I recently attended the IAGG 2017 Conference on Aging and was privileged to speak at the Age Stage – a joint effort by the Gerontological Society of America and the National Center for Creative Aging. The conference explored every aspect of the research being done on aging but for me the heart, the human face of all the research, lay in the Age Stage. It was an engaging, exhilarating illustration of creative aging in action—a testament to the tenacity of the human spirit.
I presented an overview of Mom’s journey in art – from her very first painting to the last. Because I am technically inept, I am unable to share the full Power Point here, so here are the highlights of 8 years.
In 2008, my father and the love of Mom’s life died. to keep her occupied, we took her to the Elderwise painting class. We had no expectations.
Mom’s first painting – She hadn’t painted since grade school and thought it was a childish waste of time. But wow…who knew?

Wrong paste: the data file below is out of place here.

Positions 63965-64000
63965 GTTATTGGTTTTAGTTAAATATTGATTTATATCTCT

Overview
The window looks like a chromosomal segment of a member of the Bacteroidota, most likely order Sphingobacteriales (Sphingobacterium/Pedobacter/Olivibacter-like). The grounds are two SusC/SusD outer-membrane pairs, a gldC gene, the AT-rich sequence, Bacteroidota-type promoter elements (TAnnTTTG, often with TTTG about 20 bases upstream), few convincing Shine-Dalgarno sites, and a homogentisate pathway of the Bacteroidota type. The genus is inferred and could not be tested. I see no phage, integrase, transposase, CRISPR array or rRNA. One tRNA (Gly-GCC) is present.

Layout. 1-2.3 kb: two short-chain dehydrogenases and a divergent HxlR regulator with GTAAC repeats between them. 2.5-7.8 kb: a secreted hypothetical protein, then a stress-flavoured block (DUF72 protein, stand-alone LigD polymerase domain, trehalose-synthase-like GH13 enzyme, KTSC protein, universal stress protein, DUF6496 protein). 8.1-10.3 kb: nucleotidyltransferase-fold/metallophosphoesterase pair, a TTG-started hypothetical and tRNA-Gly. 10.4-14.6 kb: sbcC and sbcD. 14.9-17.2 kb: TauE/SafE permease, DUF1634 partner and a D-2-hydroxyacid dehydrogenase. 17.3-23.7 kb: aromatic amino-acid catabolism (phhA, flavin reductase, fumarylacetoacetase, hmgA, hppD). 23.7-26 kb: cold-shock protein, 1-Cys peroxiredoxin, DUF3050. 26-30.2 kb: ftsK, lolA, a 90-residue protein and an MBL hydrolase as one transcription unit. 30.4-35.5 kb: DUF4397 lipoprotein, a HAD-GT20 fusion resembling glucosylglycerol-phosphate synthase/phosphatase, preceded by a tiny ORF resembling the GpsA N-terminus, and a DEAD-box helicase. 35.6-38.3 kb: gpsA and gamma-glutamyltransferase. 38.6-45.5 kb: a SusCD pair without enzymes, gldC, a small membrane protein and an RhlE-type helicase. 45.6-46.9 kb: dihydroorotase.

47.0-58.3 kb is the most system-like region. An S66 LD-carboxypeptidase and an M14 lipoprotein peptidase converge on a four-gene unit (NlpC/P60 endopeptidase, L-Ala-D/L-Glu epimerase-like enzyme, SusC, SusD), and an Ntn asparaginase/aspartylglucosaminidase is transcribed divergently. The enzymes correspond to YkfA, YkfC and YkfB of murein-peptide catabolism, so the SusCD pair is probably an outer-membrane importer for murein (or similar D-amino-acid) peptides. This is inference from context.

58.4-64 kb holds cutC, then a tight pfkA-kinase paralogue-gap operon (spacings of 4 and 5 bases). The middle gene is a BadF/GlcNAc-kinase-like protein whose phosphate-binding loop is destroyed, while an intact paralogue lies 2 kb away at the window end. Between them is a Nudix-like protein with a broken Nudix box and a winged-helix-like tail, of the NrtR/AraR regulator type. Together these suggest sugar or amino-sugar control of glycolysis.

At first, when she saw a flower she painted a flower. Then the transformations began. This was an orange gourd. I call it the Orange Meanie because the face looks just like a Blue Meanie from Yellow Submarine.
Year 2 – I loved to see how she saw things. A bouquet of flowers became a clown. A zucchini – a dragon. Increasingly, the paintings were perfectly symmetrical and tended to have a face. (We’re not sure who Billy is.)
Year 3. A sunflower
Year 4. Then to my untutored eye, she seemed to lose interest, her paintings lost focus (but what do I know?)
So I played with her before the next class, singing, marching, walking and talking. The painting changed.
So I continued – becoming a more active partner in her life.
Daffodils became serpents.
Year 5. Oh so many…love them all.
Year 6. I am woman – hear me roar.
Year 7. The ink spilled. “Oh never mind,” she said and made this. To me it looks like a bird hungrily eyeing an insect.
She and dad were friends for 74 years. This was her painting of sand dollars on a blue cloth. I think this was the day she told me that she had a long conversation with him and was marrying again…”to the same one.”
Year 8. She was losing interest but my sister Jeanne, an artist visiting from New York, got her interested in the shape of apples. This is her last painting.
Miss you Mom.